10 ways to add an artistic twist to indoor planting projects

10 ways to add an artistic twist to indoor planting projectsKids love watching something they have planted grow. And of course, there are a lot of learning opportunities as well. It can help teach students about a plant’s life cycle and there are many experiments that can be done with plants in the classroom. Plus, growing produce can provide an opportunity to learn about crop production and food security.

You don’t need a full-fledged garden to reap the educational benefits of growing your own plants. Planters are compact, require minimal equipment, can be made from household items and have a high success rate. Not to mention, students can decorate their planters and put their own personalities into their designs!

Here are some fun planter/pot activities for kids that encourage artistic creativity, and many use recycled materials from around the home.

1. Crazy Portrait Planters

This activity brings a bit of photography into the design. The first step is to adhere a photo on a pot (this is done with clear Con-Tact paper – here are more details). Step two involves growing something lush, wild or bushy in the pot. The result? The person in the photo looks like they have a crazy new hairdo.

Students will need to take photos and have them developed for this one. This can be a lot of fun, especially if the photos are humorous in nature. It would also be an opportunity to explore a child’s interest in photography.


2. Simple Decorated Pots

You don’t need a lot of fancy materials to create a unique design on your planter. Students can draw, color, or paint on white paper cups or small terracotta pots. Finger painting is another option.

You can choose to give students free reign to can draw or paint what they wish on their planters, or pick a theme to give them a starting point for their designs. They can also choose what types of flowers they would like to plant.


3. Homemade Paper That Sprouts

In this activity, students mash up paper scraps, mix in seeds, and produce uniquely shaped and colored paper that can be planted. You’ll need a blender, a packet of seeds, a cookie cutter, paper scraps and a mold (a mold is a piece of mesh or screen is pulled tight over a wooden frame). Once the paper is produced, find a spot to plant it, and watch the sprouts pop up! Check out this page for more detailed instructions.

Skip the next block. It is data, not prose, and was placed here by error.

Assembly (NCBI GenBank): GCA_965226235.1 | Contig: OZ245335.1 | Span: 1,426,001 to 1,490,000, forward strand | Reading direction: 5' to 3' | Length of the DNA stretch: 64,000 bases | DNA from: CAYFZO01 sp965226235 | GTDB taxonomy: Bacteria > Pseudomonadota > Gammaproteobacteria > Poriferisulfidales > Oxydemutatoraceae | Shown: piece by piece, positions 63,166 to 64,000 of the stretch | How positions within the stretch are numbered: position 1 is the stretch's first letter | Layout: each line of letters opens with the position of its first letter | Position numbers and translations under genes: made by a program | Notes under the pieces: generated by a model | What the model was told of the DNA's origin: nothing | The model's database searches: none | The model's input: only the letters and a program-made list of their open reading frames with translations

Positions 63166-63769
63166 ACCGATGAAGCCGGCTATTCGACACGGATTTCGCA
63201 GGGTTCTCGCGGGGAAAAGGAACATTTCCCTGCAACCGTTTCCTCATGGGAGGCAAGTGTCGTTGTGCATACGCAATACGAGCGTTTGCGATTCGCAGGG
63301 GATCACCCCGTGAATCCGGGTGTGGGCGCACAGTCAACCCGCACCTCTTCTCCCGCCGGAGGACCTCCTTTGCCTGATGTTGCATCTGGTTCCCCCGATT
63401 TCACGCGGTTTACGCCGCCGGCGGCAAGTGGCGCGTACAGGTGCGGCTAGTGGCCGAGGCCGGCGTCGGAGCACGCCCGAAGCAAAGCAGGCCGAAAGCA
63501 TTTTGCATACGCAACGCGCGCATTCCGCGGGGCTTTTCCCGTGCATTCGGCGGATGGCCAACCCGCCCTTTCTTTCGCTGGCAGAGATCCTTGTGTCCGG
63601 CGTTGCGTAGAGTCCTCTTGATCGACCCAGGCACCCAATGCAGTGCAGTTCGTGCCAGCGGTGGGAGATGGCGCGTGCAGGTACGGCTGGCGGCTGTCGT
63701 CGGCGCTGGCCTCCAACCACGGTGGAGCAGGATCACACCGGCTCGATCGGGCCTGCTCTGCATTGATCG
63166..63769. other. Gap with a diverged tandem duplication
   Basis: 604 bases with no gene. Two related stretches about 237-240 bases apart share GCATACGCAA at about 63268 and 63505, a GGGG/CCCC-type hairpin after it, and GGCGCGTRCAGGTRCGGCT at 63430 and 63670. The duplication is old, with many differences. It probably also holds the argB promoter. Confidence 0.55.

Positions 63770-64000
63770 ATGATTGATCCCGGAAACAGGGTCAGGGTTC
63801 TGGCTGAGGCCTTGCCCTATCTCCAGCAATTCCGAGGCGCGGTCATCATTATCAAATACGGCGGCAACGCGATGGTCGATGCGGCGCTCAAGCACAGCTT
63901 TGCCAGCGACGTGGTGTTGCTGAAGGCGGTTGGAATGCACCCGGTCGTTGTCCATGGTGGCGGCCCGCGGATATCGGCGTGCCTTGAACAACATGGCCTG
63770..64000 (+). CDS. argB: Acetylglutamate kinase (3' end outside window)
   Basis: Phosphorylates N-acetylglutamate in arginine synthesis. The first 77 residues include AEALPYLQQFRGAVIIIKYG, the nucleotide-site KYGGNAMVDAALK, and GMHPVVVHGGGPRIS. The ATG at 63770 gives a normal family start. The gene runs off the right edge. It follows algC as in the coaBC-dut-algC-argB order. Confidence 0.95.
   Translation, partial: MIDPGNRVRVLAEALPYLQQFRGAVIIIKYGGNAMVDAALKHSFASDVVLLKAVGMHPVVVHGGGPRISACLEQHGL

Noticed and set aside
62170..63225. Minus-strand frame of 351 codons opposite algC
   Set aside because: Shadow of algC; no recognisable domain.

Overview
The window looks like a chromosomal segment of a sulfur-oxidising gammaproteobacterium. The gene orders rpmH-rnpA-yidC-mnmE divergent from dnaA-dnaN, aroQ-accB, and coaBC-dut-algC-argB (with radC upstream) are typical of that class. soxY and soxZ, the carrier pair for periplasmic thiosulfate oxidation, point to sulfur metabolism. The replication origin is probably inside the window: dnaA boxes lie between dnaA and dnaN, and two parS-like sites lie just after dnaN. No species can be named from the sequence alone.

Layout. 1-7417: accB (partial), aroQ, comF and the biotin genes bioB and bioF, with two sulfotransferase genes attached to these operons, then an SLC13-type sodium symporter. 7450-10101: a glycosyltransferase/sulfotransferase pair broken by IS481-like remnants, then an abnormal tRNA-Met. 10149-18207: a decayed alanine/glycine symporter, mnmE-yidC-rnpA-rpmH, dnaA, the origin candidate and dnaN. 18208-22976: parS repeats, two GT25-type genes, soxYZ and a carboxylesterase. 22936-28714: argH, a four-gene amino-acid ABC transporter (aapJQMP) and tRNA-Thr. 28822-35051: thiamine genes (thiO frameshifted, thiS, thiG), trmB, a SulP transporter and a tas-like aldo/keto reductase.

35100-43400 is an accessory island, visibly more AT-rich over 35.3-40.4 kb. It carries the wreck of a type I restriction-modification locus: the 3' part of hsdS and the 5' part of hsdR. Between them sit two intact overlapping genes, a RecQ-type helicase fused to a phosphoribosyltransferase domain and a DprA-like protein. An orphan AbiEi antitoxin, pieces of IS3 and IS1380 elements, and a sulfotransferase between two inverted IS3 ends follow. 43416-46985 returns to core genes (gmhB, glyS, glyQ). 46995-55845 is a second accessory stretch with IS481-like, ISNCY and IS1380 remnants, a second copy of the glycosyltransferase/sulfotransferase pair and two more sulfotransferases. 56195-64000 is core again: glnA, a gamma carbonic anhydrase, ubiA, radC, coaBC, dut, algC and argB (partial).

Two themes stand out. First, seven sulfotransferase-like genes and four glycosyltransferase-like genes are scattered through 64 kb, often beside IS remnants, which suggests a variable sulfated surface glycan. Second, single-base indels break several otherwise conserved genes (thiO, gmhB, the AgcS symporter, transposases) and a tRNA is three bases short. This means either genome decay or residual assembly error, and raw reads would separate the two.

NOTE: Children will need some supervision with this one, especially when using the blender.

Mix it up with different colors of paper. Mold the mixture in paper cups, muffin tins, or using other small objects. You can also flatten the mixture and use cookie cutters to make any shape you’d like — hearts, stars, animals; any cookie cutter you can get your hands on will work. And of course, you can pick what seeds to incorporate too.


4. Mini Sponge Grass House

In this activity, you essentially build a house using regular kitchen sponges, but with a twist. Add some grass seeds to the sponges and after some time you have something completely unique — a lush, colorful grass house! For this activity, you’ll need sponges, markers, rulers, storage containers, scissors, a craft knife (supervision needed when using this), and fast-growing grass seed. The complexity of house you build is up to you. Here is a link to a step by step guide and an example of the type of house you could build.

This activity is very hands-on. Your students will be able to build a house that they design themselves, adding unique features as they go. The houses could be one story, two stories, have multiple doors and windows, be of any color… sky’s the limit!


5. Decorating Pots with Natural Materials

You can decorate the outside of a pot with many different kinds of materials. For example, you could use colorful bottle caps, craft sticks, or string. However, if you use natural materials, such as bark, twigs or shells, it is a great way to get your students out of their normal learning space and into nature. Your students will need to find unique pieces of natural materials and adhere them to the pots with a hot glue gun. There are many different materials you can use for the pot — a plastic cup, a tin can, or a store-bought ceramic container.